Forgiveness is a hard to practice – it is even harder to practice with an acquaintance, neighbor let alone a complete stranger.

Last summer we had a three car crash in front of our house.  2am in the morning we were awakened by the sounds of colliding metal.  A “stolen” mini-van hit the back-end of my wife’s SUV forcing it into the back-end of my daughter’s little Acura CL.  Three cars totaled and my insurance had to foot the bill for one of ours because the driver fled the scene.  Personally I don’t want to forgive the knucklehead  who crashed into our cars; actually I’d like to ring their neck and make them pay for the damage.  Isn’t that what I’m suppose to want?  Isn’t this the way things are handled?

Isn’t this our value system as a society?  Retribution through financial and legal means – make them pay with everything you can get!  Vengeance through social groups and pressures – “mean” them into feeling bad about themselves and what they did.  And strong rhetoric – defame, shame and beat them down because civil discourse won’t help you to get even, be made whole, or feel good.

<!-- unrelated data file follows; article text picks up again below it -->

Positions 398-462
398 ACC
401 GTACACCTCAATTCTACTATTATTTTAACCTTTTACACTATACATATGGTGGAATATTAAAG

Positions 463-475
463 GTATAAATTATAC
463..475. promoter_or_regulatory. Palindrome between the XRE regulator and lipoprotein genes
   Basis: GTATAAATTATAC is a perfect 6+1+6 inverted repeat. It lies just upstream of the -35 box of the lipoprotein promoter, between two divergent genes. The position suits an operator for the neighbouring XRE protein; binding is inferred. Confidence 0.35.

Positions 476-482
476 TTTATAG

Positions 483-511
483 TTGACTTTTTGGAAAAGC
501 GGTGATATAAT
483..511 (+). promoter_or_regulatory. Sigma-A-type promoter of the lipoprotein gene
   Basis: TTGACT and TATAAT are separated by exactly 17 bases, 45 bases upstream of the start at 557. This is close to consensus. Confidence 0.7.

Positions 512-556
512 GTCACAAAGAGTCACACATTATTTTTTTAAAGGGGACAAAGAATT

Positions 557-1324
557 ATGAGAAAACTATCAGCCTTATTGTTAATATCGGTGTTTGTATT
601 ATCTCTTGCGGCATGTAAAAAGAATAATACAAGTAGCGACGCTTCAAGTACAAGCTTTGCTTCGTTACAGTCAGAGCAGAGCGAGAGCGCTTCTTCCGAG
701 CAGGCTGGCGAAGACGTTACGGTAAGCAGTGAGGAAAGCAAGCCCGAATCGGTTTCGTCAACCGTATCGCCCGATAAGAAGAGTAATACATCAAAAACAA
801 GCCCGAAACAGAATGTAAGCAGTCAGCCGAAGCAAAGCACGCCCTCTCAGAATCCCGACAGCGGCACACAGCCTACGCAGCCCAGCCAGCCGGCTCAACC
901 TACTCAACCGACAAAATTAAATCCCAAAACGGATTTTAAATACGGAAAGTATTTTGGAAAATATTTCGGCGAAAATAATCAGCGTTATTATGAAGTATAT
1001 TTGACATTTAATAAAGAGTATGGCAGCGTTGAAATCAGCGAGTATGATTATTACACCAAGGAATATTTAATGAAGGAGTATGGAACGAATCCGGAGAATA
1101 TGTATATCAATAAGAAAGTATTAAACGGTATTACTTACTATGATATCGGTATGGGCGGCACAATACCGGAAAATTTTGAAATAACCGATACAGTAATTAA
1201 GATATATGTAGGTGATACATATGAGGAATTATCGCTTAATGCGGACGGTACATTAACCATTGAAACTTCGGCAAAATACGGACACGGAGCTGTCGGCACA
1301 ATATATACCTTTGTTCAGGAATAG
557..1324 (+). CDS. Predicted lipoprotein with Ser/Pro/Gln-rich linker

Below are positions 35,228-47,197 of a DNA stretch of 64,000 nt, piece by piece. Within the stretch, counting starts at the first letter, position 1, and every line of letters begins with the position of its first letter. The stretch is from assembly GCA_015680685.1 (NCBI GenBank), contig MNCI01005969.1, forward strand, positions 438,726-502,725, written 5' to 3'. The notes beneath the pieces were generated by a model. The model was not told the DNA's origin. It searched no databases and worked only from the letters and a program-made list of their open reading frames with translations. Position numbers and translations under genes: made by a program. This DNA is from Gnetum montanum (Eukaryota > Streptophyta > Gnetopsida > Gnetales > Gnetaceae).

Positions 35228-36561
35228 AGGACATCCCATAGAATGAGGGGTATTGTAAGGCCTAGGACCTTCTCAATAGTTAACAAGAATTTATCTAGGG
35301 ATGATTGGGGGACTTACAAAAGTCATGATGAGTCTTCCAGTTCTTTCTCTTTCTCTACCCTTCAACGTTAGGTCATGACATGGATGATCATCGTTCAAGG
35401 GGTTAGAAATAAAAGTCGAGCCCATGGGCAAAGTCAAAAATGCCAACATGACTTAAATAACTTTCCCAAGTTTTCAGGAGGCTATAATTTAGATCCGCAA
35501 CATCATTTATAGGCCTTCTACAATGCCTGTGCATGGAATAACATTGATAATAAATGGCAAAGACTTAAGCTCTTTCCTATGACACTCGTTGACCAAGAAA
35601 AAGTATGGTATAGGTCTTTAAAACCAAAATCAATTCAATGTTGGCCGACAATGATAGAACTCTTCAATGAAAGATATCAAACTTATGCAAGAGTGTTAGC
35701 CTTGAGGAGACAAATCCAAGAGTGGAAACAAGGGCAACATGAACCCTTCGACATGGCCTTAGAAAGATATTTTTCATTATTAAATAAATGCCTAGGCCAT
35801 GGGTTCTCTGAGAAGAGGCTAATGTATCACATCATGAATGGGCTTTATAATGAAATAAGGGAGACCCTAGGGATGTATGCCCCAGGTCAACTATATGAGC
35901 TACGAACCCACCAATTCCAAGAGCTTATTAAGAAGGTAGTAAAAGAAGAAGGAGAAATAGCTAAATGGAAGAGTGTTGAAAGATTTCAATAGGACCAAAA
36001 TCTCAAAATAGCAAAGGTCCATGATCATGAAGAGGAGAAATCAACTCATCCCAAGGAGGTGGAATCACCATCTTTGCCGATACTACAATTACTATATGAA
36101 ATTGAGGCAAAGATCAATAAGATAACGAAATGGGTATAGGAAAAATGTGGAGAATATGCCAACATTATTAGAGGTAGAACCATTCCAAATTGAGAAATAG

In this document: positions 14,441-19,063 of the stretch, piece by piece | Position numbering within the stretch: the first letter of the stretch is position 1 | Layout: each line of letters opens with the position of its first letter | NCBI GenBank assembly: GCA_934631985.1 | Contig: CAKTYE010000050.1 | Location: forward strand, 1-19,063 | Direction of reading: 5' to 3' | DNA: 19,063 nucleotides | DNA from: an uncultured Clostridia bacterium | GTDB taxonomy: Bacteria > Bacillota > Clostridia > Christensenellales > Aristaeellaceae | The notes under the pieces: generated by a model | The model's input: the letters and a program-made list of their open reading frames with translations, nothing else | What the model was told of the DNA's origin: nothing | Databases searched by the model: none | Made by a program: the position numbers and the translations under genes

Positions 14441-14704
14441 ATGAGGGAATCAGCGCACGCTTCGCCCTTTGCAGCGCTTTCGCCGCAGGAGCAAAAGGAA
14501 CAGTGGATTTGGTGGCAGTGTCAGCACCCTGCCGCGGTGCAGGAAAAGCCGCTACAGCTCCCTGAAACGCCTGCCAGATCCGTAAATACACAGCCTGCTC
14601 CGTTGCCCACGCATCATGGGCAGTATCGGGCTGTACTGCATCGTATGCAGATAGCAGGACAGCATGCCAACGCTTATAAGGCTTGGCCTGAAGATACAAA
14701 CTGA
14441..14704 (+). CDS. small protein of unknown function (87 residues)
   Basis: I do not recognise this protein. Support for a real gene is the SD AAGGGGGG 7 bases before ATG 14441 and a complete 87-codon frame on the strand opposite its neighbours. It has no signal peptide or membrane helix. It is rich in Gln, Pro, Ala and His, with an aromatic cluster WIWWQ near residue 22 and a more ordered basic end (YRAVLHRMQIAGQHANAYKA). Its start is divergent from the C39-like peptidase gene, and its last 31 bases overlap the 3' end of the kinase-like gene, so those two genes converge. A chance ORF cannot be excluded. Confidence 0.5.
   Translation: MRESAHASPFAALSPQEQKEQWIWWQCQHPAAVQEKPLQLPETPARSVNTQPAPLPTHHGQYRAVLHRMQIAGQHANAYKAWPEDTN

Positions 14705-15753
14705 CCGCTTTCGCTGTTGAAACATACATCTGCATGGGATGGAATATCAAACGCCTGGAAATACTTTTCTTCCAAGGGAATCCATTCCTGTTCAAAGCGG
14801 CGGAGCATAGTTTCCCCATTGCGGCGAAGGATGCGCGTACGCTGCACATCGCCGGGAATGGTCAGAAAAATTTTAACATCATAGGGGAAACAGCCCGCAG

I do believe in accountability for our actions and I believe where possible that we should also extend forgiveness.  That is counter-cultural and goes against what is our natural response.  But that is who God wants me to be and you as well – counter-cultural.

In one of the conversations that Jesus had with his disciples he instructed them to forgive any person who repented and sought forgiveness.  Actually he told them to do it 7 times a day; every time they repent and ask – you must forgive.  In another gospel Peter asked Jesus how many times he must forgive someone.  Peter suggested 7 times; Jesus responded 77 times.  The hard truth that Jesus expresses is that we need to be generous with our forgiveness.  Again something that goes against our nature.